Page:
The NCAA Division I Council on Wednesday reportedly decided to allow all 2020 fall sports athletes to retain a year of eligibility for the 2020-21 athletic season.
As reported by Yahoo Sports’ Pete Thamel, the decision — which is still subject to approval by the NCAA Board of Governors, as early as Friday — would let any fall sport athlete compete in any number of games and still retain their eligibility amid the COVID-19 pandemic.
Sports affected by the NCAA’s decision include field hockey, men’s and women’s soccer, women’s volleyball and, most notably, football.
The impending decision could have several ramifications for both current and future college football players, including in the Big Ten, Pac-12 and Mountain West, conferences that intend to play spring football in lieu of a fall season.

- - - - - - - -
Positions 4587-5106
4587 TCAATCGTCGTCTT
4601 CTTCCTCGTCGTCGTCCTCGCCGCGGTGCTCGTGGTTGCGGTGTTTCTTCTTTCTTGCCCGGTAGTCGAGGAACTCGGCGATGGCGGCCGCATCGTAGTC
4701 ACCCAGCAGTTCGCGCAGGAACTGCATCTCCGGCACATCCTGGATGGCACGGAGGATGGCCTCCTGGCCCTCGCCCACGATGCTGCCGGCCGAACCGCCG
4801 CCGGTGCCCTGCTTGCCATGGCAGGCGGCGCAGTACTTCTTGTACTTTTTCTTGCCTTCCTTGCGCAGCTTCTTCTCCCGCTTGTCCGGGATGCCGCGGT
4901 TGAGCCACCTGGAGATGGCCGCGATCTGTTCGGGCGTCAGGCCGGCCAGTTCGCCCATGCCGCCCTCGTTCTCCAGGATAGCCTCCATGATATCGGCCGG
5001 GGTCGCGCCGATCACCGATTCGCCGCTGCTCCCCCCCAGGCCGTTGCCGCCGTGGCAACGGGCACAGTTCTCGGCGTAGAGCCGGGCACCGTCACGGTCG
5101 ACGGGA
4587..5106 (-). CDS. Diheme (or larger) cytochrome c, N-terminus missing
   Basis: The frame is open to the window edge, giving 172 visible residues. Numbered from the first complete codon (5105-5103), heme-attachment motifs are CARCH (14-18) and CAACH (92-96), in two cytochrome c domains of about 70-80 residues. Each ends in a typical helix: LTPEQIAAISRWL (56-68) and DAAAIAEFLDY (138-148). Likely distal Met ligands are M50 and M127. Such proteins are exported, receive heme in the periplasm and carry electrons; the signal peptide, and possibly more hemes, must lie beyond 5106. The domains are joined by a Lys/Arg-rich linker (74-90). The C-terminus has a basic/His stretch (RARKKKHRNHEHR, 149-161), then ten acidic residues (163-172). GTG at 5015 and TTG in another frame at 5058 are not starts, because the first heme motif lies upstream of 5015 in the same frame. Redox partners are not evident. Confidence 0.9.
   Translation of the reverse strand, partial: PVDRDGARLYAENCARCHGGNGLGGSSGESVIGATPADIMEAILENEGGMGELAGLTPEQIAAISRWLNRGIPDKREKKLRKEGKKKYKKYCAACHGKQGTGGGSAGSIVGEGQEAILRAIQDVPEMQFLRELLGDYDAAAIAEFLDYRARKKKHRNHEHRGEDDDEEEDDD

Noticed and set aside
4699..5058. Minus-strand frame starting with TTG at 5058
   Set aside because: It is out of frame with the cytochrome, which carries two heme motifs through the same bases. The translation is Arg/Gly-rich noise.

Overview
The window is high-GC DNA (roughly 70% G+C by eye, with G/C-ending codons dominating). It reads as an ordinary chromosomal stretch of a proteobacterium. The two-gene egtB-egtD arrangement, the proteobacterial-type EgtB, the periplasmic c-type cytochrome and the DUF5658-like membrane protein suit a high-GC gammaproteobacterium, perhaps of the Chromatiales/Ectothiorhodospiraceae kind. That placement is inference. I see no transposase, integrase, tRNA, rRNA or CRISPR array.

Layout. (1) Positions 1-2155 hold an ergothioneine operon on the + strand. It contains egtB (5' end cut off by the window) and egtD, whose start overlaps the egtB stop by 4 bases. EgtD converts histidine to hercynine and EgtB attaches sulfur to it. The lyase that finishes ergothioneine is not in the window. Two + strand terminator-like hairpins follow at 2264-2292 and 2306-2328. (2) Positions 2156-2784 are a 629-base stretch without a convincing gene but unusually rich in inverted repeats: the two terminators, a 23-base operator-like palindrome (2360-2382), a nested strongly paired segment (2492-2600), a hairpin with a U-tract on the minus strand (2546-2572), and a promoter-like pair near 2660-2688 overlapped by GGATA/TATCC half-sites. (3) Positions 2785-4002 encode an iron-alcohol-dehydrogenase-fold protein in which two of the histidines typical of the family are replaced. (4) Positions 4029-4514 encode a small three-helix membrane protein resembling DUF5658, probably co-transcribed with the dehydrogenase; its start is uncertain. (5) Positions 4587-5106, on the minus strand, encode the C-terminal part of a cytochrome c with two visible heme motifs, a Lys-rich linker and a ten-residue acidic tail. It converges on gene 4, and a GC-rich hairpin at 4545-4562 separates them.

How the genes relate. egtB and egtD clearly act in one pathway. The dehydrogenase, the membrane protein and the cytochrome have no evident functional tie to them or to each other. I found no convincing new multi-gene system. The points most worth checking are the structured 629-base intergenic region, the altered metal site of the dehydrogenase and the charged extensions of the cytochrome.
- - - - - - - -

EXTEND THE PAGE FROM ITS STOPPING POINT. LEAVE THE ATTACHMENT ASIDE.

The biggest question, assuming team scholarship limits will not be increased beyond the 85-player limit, will be roster management. If a graduating senior or redshirted player opts to return for one more season, coaches and athletic directors may be forced to deal with over-full rosters and potentially upended athletic budgets.
One Pac-12 coach, speaking with CBS Sports’ Dennis Dodd on Tuesday, said teams would need more scholarships in order to make the NCAA’s potential plan work.
“You’ve got to expand rosters,” he said. “Gotta have more.”
Another potential issue, assuming the NCAA council’s decision isn’t formally adopted, is early enrollees — particularly in conferences opting for spring football seasons. Those players could conceivably play two seasons in one calendar year, having burned two years of eligibility before the 2022 season.
“This isn’t a normal year,” West Virginia athletic director and NCAA council member Shane Lyons told CBS Sports on Tuesday. “If we’re really serving the student-athletes, why not just give this year of eligibility? The downside is people are going to say you’re going to have an issue at the back end with a (roster) bottleneck. That always works itself out.
“Coaches are going to want, want, want,” Lyons said. “We’re going to have to adjust. We’re not going to use COVID as an excuse for everything. Some can argue right now that 85 is too many.”